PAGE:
Journal of Religion and Health

, Volume 39, Issue 4, pp 339–354 | Cite as

The View of Religions Toward Euthanasia and Extraordinary Treatments in Japan

  • Noritoshi Tanida


388 Japanese religious groups—143 Shinto, 157 Buddhist, 58 Christian and 30 others—were asked to answer questions regarding several forms of euthanasia and extraordinary treatment during the dying process. Passive euthanasia and indirect euthanasia were accepted by around 70% of the respondents. Active euthanasia was favored by less than 20% of them. Christians were less supportive of euthanasia than practitioners of other religions. Shinto and Buddhist corporations advocated “being natural,” when medical treatment became futile at the terminal stage. Religionists' views may deepen the discussion of end-of-life issues.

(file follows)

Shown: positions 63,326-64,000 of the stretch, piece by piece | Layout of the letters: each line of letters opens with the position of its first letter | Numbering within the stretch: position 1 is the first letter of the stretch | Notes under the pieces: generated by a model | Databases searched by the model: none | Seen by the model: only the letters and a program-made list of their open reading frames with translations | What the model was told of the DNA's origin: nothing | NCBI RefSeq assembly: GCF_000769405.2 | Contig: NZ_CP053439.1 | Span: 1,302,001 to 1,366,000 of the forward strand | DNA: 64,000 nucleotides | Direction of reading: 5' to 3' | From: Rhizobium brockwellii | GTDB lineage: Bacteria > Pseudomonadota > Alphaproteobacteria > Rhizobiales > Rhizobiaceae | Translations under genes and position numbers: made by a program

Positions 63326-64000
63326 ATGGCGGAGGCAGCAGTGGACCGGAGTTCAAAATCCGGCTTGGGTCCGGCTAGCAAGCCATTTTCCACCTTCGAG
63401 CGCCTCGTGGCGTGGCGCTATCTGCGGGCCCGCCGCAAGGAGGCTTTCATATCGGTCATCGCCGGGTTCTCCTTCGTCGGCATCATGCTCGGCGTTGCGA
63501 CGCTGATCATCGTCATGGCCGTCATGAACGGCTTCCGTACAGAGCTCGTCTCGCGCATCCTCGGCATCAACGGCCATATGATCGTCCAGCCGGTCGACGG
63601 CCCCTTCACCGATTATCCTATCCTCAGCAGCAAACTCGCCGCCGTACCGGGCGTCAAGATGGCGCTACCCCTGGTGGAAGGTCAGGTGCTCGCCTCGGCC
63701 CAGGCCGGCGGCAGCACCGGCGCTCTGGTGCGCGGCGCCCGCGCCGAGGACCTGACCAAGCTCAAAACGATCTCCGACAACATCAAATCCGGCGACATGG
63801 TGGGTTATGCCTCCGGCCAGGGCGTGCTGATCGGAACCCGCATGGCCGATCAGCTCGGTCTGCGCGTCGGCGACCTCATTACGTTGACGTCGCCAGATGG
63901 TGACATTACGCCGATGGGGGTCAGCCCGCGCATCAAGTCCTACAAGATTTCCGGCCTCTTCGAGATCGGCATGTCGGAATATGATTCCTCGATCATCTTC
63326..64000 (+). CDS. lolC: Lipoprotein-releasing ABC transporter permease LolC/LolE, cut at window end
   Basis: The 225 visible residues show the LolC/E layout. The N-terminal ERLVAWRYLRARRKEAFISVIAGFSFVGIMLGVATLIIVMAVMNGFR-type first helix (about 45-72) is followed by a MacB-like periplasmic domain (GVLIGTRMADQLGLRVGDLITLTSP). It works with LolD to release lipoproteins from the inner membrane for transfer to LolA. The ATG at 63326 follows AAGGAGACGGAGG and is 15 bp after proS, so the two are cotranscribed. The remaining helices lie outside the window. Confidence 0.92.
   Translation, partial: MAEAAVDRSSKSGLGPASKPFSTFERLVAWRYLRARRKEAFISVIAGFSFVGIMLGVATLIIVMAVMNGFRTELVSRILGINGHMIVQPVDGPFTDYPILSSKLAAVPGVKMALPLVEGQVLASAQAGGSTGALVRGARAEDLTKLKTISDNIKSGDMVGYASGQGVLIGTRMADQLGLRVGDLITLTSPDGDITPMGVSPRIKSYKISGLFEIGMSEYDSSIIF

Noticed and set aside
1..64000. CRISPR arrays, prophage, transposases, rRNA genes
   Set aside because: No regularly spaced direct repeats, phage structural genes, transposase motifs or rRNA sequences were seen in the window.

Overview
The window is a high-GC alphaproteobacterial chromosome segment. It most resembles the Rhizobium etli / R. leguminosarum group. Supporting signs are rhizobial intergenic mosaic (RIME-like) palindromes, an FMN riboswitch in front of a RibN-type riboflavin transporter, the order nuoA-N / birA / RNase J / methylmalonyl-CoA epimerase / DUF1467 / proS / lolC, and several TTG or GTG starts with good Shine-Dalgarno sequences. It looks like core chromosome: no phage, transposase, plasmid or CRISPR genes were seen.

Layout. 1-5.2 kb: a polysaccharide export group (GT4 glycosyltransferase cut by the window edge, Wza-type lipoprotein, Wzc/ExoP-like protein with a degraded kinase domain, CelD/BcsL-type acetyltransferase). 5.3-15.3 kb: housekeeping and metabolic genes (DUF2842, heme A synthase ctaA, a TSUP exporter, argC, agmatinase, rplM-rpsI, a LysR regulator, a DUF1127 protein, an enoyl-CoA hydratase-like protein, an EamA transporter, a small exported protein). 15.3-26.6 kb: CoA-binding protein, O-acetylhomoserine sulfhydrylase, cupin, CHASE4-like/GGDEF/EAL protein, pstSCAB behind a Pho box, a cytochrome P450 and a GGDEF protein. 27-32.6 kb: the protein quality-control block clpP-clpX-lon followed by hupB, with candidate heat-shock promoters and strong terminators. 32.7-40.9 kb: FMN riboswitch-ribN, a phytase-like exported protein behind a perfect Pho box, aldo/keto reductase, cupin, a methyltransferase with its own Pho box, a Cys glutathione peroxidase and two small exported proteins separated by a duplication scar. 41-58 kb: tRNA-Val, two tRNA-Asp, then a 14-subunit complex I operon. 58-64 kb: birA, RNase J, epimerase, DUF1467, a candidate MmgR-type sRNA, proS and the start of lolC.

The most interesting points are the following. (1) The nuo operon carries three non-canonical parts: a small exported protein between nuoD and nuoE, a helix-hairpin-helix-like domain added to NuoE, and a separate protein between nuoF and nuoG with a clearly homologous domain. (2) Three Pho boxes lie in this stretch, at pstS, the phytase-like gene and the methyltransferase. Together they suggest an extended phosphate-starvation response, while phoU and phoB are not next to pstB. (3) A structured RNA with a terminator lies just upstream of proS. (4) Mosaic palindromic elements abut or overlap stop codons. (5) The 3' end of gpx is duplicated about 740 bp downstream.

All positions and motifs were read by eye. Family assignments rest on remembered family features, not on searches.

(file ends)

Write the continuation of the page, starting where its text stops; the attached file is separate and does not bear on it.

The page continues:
euthanasia extraordinary treatment religion Buddhism Shinto Japan 


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© Blanton-Peale Institute 2000

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  • Noritoshi Tanida

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